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“Many in our community don’t want to discuss various aspects of Mormonism even amongst themselves, much less with outsiders”

November 30, 2006

Blog article: Two More Emails – and a Podcast!, by Andrew Sullivan.

Andrew Sullivan received two very interesting e-mails from Mormons (one of which, albeit, is a liberal, “cultural Mormon”) regarding the benefits of having Mormonism under the spotlight:

The first:

I just want you to know that there’s at least one active Mormon “out there” who appreciates and supports what you are doing. I blogged about it here and I discussed it on a local Utah radio show, which you can listen to here.

Ultimately the more candid, open, and honest discussion there is about Mormonism–and frankly, the more awareness that can be broadly generated about some of the more controversial and damaging aspects of our history and doctrine–the greater the likelihood that the top leadership will make positive progress in improving on the weaker parts of our faith and culture (renouncing the loopiness, etc.). Ultimately, sunshine is the best antiseptic, as they say.

The second:

I’m a long-time LDS reader of your website. Am still enjoying it.

Yes, your publishing the garment photos was a tad offensive to most of us. But you’re right that our taboos need not be your own. And truth be told, we Mormons are really hypersensitive about criticism (or even discussion) of our faith in the media. (Bad experiences in the 19th Century, misrepresentations of our doctrines in the 20th, etc.). The Romney candidacy, as well as public discussions of Mormonism on blogs such as yours, can only do a service to the Mormons in the long run. So many in our community don’t want to discuss various aspects of Mormonism even amongst themselves, much less with outsiders. But the more exposure we get, and the more that various Mormon “oddities” are scrutinized in the press, the more we’ll have to think about various doctrinal and historical issues, as well as talk about them.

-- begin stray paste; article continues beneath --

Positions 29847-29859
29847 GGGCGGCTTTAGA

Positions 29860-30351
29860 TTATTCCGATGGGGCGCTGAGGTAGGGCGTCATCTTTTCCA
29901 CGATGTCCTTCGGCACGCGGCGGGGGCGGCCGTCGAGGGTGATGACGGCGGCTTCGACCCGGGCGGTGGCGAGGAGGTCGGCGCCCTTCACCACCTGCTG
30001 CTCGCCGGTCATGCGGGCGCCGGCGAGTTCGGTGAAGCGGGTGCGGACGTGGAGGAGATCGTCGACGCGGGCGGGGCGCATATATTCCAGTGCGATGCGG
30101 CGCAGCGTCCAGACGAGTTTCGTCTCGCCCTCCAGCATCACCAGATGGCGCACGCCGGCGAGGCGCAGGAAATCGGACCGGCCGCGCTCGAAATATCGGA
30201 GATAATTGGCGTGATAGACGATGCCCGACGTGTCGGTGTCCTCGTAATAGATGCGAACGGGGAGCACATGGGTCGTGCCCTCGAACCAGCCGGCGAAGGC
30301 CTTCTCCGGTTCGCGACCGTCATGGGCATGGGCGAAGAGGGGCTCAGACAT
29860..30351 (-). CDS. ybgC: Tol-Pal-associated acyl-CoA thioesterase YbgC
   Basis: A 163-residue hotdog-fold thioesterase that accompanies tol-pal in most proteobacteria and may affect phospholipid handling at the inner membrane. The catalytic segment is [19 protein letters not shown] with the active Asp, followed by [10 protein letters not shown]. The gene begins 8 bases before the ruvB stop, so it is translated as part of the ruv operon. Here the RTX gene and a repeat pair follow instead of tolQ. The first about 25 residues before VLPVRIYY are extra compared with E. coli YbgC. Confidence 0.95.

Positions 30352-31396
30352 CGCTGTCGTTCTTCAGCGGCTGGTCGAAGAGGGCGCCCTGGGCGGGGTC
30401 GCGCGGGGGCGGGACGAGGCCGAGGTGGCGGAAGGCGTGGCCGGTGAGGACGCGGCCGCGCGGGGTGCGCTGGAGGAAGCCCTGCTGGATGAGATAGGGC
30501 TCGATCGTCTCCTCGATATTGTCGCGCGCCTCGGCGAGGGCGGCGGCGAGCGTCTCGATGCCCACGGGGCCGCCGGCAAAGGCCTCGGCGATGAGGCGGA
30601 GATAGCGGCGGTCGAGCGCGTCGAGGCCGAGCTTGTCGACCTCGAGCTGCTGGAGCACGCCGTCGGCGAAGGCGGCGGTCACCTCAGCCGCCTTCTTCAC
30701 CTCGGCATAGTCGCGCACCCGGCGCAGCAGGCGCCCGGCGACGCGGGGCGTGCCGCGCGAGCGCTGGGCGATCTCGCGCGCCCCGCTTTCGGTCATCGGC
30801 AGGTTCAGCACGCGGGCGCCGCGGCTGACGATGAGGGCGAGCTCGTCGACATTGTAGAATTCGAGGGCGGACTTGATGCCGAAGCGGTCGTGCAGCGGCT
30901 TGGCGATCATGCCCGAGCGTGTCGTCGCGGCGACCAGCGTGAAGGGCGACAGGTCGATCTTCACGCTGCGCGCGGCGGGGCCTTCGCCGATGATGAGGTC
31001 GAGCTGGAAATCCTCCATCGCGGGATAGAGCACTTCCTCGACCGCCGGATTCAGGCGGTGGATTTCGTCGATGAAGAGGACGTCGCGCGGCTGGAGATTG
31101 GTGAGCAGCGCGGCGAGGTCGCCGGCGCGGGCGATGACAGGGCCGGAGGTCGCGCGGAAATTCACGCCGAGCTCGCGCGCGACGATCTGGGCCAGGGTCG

As far as this Mormon is concerned, that’s a very good thing. At least it will make my otherwise stale Church meetings a bit more interesting. For that, you have my eternal gratitude.

In a blog comment (linked to above) John Dehlin writes:

[W]e’ve been trying to straddle the fence of maintaining (or at least not officially denouncing) some very strange (dare I say loopy?) teachings/doctrines of the past, while trying to present ourselves to the Christian world as “just one of them….with perhaps some slight improvements.” … Because we have been less than bold/candid about our beliefs (both internally and externally), we’re now facing a bold day of reckoning. This will be painful, but ultimately, I believe that we will all be better off for it. And once we come clean (again both internally and externally) and clarify what we still do and don’t believe officially–we will once and for all be able to put all this behind us.

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